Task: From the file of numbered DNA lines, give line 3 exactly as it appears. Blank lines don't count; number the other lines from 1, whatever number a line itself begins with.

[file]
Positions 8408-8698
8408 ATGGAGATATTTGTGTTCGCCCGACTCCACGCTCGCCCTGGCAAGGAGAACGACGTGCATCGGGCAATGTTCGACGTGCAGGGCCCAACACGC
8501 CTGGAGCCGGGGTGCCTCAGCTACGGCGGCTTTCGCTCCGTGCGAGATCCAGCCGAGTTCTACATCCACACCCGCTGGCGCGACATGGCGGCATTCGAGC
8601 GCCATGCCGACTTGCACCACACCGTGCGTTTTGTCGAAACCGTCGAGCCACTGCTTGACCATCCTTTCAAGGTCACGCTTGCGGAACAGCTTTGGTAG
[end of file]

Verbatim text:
8501 CTGGAGCCGGGGTGCCTCAGCTACGGCGGCTTTCGCTCCGTGCGAGATCCAGCCGAGTTCTACATCCACACCCGCTGGCGCGACATGGCGGCATTCGAGC